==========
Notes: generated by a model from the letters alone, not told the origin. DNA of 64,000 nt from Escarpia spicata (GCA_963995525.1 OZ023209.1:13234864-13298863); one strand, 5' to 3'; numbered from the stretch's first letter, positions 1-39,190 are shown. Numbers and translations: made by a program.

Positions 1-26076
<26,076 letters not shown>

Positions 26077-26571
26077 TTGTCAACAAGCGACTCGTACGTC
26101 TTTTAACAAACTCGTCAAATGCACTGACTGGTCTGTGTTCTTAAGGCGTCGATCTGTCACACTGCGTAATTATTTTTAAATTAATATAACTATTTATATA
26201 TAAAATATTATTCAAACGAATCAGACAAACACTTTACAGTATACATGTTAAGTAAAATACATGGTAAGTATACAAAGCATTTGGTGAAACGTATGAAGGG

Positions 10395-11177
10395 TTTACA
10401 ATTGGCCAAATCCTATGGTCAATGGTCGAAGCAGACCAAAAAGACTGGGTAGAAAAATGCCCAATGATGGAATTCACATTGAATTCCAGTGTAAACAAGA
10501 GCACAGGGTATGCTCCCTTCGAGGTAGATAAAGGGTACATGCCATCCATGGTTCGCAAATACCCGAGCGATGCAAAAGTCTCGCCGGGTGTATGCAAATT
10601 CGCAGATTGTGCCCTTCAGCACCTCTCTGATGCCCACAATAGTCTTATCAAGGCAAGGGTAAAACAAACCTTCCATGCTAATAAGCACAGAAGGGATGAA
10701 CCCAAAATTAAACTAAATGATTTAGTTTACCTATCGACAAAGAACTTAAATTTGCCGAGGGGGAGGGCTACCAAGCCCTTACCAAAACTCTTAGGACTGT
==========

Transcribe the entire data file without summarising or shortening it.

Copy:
Notes: generated by a model from the letters alone, not told the origin. DNA of 64,000 nt from Escarpia spicata (GCA_963995525.1 OZ023209.1:13234864-13298863); one strand, 5' to 3'; numbered from the stretch's first letter, positions 1-39,190 are shown. Numbers and translations: made by a program.

Positions 1-26076
<26,076 letters not shown>

Positions 26077-26571
26077 TTGTCAACAAGCGACTCGTACGTC
26101 TTTTAACAAACTCGTCAAATGCACTGACTGGTCTGTGTTCTTAAGGCGTCGATCTGTCACACTGCGTAATTATTTTTAAATTAATATAACTATTTATATA
26201 TAAAATATTATTCAAACGAATCAGACAAACACTTTACAGTATACATGTTAAGTAAAATACATGGTAAGTATACAAAGCATTTGGTGAAACGTATGAAGGG

Positions 10395-11177
10395 TTTACA
10401 ATTGGCCAAATCCTATGGTCAATGGTCGAAGCAGACCAAAAAGACTGGGTAGAAAAATGCCCAATGATGGAATTCACATTGAATTCCAGTGTAAACAAGA
10501 GCACAGGGTATGCTCCCTTCGAGGTAGATAAAGGGTACATGCCATCCATGGTTCGCAAATACCCGAGCGATGCAAAAGTCTCGCCGGGTGTATGCAAATT
10601 CGCAGATTGTGCCCTTCAGCACCTCTCTGATGCCCACAATAGTCTTATCAAGGCAAGGGTAAAACAAACCTTCCATGCTAATAAGCACAGAAGGGATGAA
10701 CCCAAAATTAAACTAAATGATTTAGTTTACCTATCGACAAAGAACTTAAATTTGCCGAGGGGGAGGGCTACCAAGCCCTTACCAAAACTCTTAGGACTGT